By Brian D. Johnson - Tuesday, May 14, 2013 - 0 Comments
Director J.J. Abrams goes where no fan has gone before
The voice on the phone from London, a few days after the world premiere of Star Trek Into Darkness, speaks in a stream of staccato phrases, a brisk torrent of ideas that have no time for commas. When you talk to director J.J. Abrams, you can almost hear the universe expanding. Officially, he’s promoting the sequel to his triumphant 2009 reboot of Star Trek. Now George Lucas and Disney have placed Abrams at the helm of Star Wars: Episode VII, so this prince of geeks—who had his first encounter with Hollywood at 16, when he was hired to edit Steven Spielberg’s teenage Super 8 archive—is poised to inherit Spielberg’s mantle as Hollywood’s master of the extraterrestrial universe.
According to the laws of fanboy physics, it should not be possible that one man could command both Star Wars and Star Trek—two heritage franchises from rival sci-fi galaxies as distinct as church and state. You’d almost expect it to cause a rupture in the space-time continuum. “There’s no meta strategy to this, no Machiavellian plan,” says the 46-year-old Abrams. “It was simply two opportunities to get involved in two disparate film series that are bigger than all of us. I don’t feel any kind of Coke vs. Pepsi thing about it. It seems there’s enough bandwidth for both of these very different stories to coexist. I feel incredibly lucky to be involved in either of them.”
Spoken like a Starfleet ambassador. The moral and aesthetic hemispheres of Star Trek and Star Wars are, of course, polar opposites. Spun from the DNA of the late Gene Roddenberry’s cult TV series, Star Trek is a secular, open-ended franchise fuelled by the comic friction of an interspecies ensemble, the crew of the U.S.S. Enterprise. Star Wars is a closed universe, a generational saga on a Wagnerian scale, rooted in myth and mystical forces.
By Manisha Krishnan - Friday, May 3, 2013 at 5:59 PM - 0 Comments
Jenna Talackova loves the spotlight.
The transgendered Vancouver beauty who made Donald Trump eat his words when she demanded the right to compete in the Miss Universe pageant will be starring in her own reality TV show this fall.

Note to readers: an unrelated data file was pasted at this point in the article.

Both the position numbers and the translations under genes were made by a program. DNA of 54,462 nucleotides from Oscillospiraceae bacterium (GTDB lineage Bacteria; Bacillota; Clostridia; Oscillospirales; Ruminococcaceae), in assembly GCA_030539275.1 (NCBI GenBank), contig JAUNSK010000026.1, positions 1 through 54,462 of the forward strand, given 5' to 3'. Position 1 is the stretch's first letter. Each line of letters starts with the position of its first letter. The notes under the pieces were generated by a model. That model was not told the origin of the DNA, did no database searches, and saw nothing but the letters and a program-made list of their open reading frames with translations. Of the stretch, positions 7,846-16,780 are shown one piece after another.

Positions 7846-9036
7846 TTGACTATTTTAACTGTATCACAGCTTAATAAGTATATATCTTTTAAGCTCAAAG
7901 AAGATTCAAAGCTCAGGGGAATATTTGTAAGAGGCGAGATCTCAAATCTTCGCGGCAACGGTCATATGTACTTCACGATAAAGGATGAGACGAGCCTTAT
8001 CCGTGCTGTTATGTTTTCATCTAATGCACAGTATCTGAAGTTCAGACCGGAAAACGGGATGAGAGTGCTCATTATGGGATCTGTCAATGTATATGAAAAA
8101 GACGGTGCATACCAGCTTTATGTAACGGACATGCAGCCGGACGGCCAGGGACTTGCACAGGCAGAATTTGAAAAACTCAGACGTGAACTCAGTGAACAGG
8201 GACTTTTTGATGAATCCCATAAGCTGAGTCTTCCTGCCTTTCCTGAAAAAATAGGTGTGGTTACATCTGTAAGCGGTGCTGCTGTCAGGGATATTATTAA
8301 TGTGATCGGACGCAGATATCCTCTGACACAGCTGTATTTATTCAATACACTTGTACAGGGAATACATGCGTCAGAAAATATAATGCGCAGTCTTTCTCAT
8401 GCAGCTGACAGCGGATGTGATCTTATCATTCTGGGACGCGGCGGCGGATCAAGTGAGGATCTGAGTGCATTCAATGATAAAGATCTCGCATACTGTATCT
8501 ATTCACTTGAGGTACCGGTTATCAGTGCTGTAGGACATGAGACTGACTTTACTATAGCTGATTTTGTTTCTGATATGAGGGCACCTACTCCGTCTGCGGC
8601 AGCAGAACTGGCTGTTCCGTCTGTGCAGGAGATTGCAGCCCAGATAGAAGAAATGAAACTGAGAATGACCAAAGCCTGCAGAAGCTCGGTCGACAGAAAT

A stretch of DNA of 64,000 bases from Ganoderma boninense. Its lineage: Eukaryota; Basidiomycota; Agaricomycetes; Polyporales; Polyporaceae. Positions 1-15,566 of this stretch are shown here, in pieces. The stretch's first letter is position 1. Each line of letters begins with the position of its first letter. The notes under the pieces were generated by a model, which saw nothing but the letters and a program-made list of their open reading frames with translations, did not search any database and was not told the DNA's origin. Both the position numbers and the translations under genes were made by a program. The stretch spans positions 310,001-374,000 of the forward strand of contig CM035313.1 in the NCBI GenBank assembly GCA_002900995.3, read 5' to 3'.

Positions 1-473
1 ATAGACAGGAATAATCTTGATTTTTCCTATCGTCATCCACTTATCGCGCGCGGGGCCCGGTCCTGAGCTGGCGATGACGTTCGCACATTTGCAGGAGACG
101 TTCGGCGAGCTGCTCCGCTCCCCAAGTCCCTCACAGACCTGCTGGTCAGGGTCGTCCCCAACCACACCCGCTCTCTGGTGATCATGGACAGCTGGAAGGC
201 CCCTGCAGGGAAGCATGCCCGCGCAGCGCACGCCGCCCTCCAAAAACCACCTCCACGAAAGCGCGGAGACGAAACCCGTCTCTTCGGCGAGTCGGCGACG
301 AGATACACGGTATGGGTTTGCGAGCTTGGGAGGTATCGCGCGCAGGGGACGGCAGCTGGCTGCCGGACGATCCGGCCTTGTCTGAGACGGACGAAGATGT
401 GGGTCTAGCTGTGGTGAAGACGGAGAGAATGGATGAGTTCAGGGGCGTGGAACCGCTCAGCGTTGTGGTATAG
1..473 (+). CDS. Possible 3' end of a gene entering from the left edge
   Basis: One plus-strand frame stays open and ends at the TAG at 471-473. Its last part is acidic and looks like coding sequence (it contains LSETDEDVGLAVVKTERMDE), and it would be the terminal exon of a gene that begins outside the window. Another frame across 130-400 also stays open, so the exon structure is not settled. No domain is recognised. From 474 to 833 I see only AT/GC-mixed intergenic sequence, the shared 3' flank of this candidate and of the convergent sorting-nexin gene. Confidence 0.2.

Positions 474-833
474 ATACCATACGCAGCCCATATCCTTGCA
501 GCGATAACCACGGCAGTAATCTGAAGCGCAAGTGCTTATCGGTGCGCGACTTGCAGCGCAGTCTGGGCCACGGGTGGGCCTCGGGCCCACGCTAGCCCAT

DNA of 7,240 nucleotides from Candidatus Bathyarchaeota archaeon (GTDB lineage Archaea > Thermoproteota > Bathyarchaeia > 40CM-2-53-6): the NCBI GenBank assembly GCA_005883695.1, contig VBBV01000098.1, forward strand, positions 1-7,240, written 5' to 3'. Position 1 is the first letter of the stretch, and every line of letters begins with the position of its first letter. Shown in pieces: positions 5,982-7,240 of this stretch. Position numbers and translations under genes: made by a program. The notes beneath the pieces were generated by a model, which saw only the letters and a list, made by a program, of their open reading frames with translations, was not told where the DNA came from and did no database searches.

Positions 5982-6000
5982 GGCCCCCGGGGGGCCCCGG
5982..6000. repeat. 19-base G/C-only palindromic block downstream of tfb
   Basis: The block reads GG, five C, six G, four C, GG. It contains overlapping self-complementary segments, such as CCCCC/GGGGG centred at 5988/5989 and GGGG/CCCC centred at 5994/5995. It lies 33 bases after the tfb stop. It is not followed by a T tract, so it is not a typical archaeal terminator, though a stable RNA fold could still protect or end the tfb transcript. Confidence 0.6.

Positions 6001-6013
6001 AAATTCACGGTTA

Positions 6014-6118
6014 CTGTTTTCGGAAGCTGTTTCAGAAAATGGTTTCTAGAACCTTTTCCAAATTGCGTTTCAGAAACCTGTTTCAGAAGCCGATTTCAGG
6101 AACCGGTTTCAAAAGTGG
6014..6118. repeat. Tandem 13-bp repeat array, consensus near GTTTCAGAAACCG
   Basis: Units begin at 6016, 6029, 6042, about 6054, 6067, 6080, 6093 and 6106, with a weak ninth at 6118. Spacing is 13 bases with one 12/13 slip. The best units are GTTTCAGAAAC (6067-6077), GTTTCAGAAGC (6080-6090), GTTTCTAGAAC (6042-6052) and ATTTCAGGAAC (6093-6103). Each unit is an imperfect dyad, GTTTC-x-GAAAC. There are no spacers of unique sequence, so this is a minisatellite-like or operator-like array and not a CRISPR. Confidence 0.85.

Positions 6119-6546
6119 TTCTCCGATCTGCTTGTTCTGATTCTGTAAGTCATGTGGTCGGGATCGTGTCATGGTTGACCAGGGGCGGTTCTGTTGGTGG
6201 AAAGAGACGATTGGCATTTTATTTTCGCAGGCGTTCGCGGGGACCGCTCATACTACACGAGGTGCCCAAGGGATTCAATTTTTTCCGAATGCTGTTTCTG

E! and Bell Media’s Brave New Girl (the show’s working title) will follow Talackova, 24, as she moves to Toronto to launch her modeling career. The eight-part, “unscripted” drama is set to begin filming this summer. ”It will be fun letting the world watch as I take the next steps in pursuing my dreams,” said Talackova in a media release.
Last year, the beauty queen made international headlines when she was banned from the Miss Universe competition because she was not a “naturally born” female.
After hiring celebrity lawyer Gloria Allred and gaining media attention, Trump, who owns the Miss Universe organization, reversed the decision.
By macleans.ca - Friday, May 3, 2013 at 2:40 PM - 0 Comments
(This week’s quiz includes a bonus round for Parliament-watchers)
Welcome back to the Maclean’s Quiz, a weekly diversion designed to test your trivia skills. This edition, we’ve included a bonus round aimed at the most passionate of Parliament-watchers. Good luck, and remember: no Internet assistance allowed.
Click on “Take Our Quiz” to begin:
Questions about the questions? You can reach Balazo here:
By Brian D. Johnson - Friday, May 3, 2013 at 11:40 AM - 0 Comments
Last night I mixed with a host of iconic celebrities at Toronto’s Gladstone Hotel. Most of them were not present in the flesh but on the walls, as portraits in Macleans: Face to Face, an exhibit of 50 photographs from the magazine’s archives that’s part of the Scotiabank CONTACT photography festival. Extraordinary images: Pierre Trudeau, Sarah Polley, Stephen Harper, Justin Bieber, Johnny Rotten, Henry Kissinger, June Callwood . . . and David Cronenberg, who attended last night’s opening reception for the show with his wife Carolyn. It provided a rare chance to have a casual chat with Canada’s most engaging filmmaker outside the usual strictures of the publicity mill.
He seemed to be in a good mood. A few days earlier he had just completed his first novel and had sent the manuscript off to his publishers, Penguin Canada and Scrivener in the United States. Working with star New York literary agent Andrew Wylie—whose clients include Elmore Leonard, Martin Amis, Philip Roth and Salman Rushdie—Cronenberg says he secured an advance to write the book four years ago, based an outline and a sample of writing. But then the business of making movies got in the way, and two films later (A Dangerous Method, Cosmopolis) he resumed the manuscript. He said it was strange reading what he’d written years earlier and trying to re-inhabit the voice—”it was as if it had been written by someone else.” Continue…
By Bookmarked - Friday, May 3, 2013 at 10:41 AM - 0 Comments
Our latest book reviews:
- The Secret Lives of Sports Fan: The Science of Sports Obsession, by Eric Simons, review by Jonathon Gatehouse
- Math on Trial: How Numbers Get Used and Abused in the Courtroom, by Leila Schneps and Coralie Colmez, review by Peter Shawn Taylor
- A Skeptic’s Guide to the Mind: What Neuroscience Can and Cannot Tell Us about Ourselves, by Robert A. Burton, review by Brian Bethune
- And Hell Followed with Her: Crossing the Dark Side of the American Border, by David Neiwert, review by Martin Patriquin
- Country Girl: A Memoir, by Edna O’Brien, review by Patricia Dawn Robertson
- Salt Sugar Fat, by Michael Moss, review by Jonathan Chevreau
By Brian D. Johnson - Friday, May 3, 2013 at 9:43 AM - 0 Comments